Parris Island Marine recruits must endure ‘The Crucible’ before they can graduate
In July, when a recruiter came to pick up their son bound for boot camp at Marine Corps Recruit Depot Parris Island, Maureen Guarino remembers her husband telling her, “‘I don’t know how you keep doing this.’”
For years her spouse, Wes Guarino, had been the one leaving: two deployments to Iraq, another with a Marine Expeditionary Unit, another with a Marine Air-Ground Task Force.
Four deployments between 2005 and 2016 over Wes’ 23-year Marine Corps career and the couple’s nearly two decades of marriage.
Not to mention time away from home and family for training and readiness exercises.
But this was the first time Wes, who’s based at Marine Corps Air Station New River, had to watch someone leave.
“It’s hard,” Wes recently told The Island Packet and The Beaufort Gazette. “I don’t break down a lot, but I did break down a bit (that day). It’s a little surreal.”
His son, Charlie Guarino, was leaving Jacksonville, N.C., for the South Carolina Lowcountry, where he would, almost three months later, become a Marine.
And the day before Charlie graduated boot camp, he’d have the rare opportunity to honor his father at a special ceremony, one that brought together three generations of Marines.
It was an intimate moment, a proud occasion — a glimpse inside a military family and its definition of “normal.”
Charlie had a bit of a leg up when he entered boot camp in July.
He knew the military lingo and a lot of the Corps’ history.
He knew to wear his “cover” — his hat — tilted forward, so it almost hid his eyes, not propped up on his head “like a baseball cap.”
He knew how to roll the sleeves on his camouflage blouse. In fact, Charlie said, his sleeve-rolling was so precise that it once frustrated a drill instructor.
And he knew how to pin ribbons and decorations on a uniform.
He credits his dad with teaching him these things — Wes finished Parris Island in 1995 — and growing up around Marine bases in California and North Carolina didn’t hurt, either.
“When I was 4, I wanted to join (the Marines) because I wanted to copy my dad,” he said, remembering when Wes, a helicopter crew chief, took him to work on occasion and let him hang around the aircraft.
Wes said his son once dressed up as a crew chief for Halloween.
Charlie said his dad and others let him get some seat time in V-22 Osprey and CH-46 helicopter simulators when he was a fifth-grader — when he decided to break from his dad’s path and work toward becoming a pilot.
For Charlie, joining the Marine Corps became a “personal challenge” rather than a family tradition. Still, coming to Parris Island gave him a taste of what his father experienced during deployments.
“It was interesting to be cut off from the world,” Charlie said, “and to know what he was feeling.”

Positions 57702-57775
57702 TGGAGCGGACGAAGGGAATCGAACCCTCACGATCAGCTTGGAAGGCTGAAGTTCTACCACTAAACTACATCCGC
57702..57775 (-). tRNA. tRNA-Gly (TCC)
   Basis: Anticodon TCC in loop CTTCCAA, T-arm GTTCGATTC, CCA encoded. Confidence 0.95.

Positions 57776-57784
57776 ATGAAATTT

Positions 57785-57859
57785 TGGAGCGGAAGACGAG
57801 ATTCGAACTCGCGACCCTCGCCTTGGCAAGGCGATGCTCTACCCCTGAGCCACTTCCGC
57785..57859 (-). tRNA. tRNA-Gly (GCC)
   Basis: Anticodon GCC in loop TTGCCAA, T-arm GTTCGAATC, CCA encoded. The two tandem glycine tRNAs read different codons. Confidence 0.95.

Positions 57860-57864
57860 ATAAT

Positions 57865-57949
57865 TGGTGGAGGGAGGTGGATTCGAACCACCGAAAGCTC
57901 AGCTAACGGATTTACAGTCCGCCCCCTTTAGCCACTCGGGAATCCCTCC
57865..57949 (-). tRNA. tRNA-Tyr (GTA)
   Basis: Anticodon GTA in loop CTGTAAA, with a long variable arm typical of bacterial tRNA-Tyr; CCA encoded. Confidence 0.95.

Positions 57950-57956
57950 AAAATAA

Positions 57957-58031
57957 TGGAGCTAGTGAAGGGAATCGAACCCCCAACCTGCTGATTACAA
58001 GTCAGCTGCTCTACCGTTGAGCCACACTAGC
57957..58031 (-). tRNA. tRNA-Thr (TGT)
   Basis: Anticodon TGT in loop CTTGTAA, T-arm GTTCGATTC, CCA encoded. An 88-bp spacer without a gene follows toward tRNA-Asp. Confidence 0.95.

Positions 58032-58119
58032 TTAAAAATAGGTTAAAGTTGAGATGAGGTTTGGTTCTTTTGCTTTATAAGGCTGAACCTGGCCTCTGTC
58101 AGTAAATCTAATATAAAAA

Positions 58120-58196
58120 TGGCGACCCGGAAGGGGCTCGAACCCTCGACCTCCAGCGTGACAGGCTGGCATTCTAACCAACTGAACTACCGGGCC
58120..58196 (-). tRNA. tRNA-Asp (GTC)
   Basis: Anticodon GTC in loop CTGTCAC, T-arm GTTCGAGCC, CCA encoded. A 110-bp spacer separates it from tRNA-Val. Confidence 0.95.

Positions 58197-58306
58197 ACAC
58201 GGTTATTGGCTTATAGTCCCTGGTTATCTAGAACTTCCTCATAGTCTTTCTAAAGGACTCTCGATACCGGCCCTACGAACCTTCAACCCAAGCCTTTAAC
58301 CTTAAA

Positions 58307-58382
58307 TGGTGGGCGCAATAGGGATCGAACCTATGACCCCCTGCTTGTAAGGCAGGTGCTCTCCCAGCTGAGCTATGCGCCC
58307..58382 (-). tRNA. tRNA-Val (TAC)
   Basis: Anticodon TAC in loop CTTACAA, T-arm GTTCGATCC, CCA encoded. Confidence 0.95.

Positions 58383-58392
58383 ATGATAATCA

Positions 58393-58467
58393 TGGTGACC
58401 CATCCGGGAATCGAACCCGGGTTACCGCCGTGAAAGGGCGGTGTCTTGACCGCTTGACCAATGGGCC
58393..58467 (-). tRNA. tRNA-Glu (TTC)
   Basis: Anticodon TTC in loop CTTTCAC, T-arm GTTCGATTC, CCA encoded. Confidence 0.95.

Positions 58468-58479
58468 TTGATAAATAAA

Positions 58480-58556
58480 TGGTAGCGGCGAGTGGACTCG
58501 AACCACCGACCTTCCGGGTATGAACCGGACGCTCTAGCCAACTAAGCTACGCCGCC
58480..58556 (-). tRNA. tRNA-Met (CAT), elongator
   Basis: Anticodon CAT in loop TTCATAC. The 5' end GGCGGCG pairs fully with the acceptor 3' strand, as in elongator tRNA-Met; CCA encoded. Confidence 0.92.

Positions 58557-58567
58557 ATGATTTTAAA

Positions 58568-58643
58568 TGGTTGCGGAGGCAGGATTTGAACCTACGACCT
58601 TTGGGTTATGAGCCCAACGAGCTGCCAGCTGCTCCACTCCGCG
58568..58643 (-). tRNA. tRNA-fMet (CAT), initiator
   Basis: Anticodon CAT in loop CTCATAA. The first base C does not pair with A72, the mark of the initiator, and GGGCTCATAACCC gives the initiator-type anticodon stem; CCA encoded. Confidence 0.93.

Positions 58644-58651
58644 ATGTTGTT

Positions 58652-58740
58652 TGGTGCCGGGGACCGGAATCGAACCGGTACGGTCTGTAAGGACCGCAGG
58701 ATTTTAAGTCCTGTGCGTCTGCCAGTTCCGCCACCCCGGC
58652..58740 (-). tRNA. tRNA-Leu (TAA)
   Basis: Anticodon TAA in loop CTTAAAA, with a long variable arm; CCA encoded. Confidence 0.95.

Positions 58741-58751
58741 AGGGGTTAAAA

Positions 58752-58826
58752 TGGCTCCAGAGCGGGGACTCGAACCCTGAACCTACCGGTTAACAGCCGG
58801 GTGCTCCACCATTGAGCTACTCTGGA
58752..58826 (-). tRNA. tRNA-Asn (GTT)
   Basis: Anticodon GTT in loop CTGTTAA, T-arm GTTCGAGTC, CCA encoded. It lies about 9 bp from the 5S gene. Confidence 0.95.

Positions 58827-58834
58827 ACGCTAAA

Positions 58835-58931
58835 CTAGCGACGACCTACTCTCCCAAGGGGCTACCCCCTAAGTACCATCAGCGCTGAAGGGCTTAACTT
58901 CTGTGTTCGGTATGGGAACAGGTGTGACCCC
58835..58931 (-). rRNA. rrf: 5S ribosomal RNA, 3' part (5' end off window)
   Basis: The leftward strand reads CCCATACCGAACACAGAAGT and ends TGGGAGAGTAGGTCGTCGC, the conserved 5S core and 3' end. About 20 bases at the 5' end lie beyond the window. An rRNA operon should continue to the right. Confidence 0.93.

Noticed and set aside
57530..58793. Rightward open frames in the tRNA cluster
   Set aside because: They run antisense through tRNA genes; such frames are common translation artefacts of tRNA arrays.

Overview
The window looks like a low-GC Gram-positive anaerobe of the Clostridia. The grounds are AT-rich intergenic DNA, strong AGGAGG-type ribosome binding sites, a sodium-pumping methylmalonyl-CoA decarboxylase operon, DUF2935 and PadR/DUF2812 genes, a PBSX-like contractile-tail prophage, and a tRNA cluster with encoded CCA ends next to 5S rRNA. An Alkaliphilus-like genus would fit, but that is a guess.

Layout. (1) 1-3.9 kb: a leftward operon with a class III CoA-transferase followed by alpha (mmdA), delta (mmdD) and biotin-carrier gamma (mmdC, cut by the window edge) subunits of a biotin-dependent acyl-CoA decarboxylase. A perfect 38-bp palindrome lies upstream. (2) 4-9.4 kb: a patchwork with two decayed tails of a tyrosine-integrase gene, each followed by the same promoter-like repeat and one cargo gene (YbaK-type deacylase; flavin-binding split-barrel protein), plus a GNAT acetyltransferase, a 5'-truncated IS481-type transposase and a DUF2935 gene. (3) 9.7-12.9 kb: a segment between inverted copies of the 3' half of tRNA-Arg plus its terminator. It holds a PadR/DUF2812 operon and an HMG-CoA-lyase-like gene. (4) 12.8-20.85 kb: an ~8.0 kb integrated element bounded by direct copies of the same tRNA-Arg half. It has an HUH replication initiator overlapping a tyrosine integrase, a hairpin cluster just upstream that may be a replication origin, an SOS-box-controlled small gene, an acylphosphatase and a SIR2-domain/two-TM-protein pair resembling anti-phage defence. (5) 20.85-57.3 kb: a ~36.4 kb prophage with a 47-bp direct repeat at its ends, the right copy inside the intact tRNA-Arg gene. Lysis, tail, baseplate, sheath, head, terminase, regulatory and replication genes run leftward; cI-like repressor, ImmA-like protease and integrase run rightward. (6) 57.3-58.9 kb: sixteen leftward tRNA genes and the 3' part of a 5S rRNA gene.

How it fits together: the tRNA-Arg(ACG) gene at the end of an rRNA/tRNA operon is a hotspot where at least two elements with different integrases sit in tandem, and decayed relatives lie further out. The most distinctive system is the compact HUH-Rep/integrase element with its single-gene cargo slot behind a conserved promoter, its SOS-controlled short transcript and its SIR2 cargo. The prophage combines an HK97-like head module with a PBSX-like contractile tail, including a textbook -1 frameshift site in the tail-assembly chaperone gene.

Charlie received a letter during training one week.
The note informed him of Wes’ impending promotion to Chief Warrant Officer 4 (CW04).
The promotion was scheduled for early October, and plans were made to honor the occasion.
According to Parris Island spokesperson Bobby Yarbrough, warrant officers comprise just about 2 percent of the Marine Corps.
And Yarbrough, himself a warrant officer, said there are even fewer CWO4s — only 295 in the roughly 182,000-strong force.
That fact, coupled with the rolling monthly promotion schedules, made it even more unlikely that Wes’ promotion would coincide with Charlie’s graduation from Parris Island.
“The short answer,” Yarbrough said, “is it’s extremely rare.”
But that’s exactly what happened.
Charlie completed the Crucible — a Parris Island recruit’s final test — on Sept. 22, receiving his Eagle, Globe and Anchor pin with his comrades in Platoon 3072 and becoming a Marine the day before his 18th birthday.
On Thursday, Oct. 4’s Family Day, the day before he graduated boot camp, Charlie and his grandfather, Jack Guarino — himself a 1961 Parris Island graduate and Vietnam-era Marine Corps Reservist — pinned on Wes’ upgraded insignia.
The three men posed for a picture at the depot in front of a statue commemorating the World War II Iwo Jima flag-raising.
It was the first time Charlie and Jack had seen Wes promoted.
Maureen, who met her 41-year-old husband when he was corporal, said it was hard to send her child to boot camp.
He was the kid that “held her hand” when the family — including Charlie’s three siblings — had to watch Wes leave for duty. Charlie was her “rock,” she said, when her husband was in harm’s way.
Charlie said his dad thanked Maureen after the promotion ceremony, which meant a lot to him. Over the years, he’s seen the toll military life can take on marriages — “a lot” of his friends’ parents have divorced, he said.
Maureen says her family tries to keep a sense of humor. Their tongue-in-cheek motto is, “It can always get worse,” and the Guarinos shy away from being thanked for their service or otherwise praised.
The deployments and the cross-country moves are their “normal,” she said. It’s the life they know.
Like his grandfather, Pvt. Charlie Guarino will be a Reservist. Once he finishes Marine Combat Training at Camp Geiger, N.C., and his military job training course, he’ll look to enroll in college and work toward becoming an officer and a helicopter pilot.
As for Wes, he now knows how his father felt when the elder Guarino told him goodbye before boot camp.
Jack, 74, told the newspapers that, after the recruiter picked up his son in 1995, he’d driven to the nearby hotel where then 17-year-old Wes was staying before leaving for Parris Island.
He wanted to see the boy one last time, he said.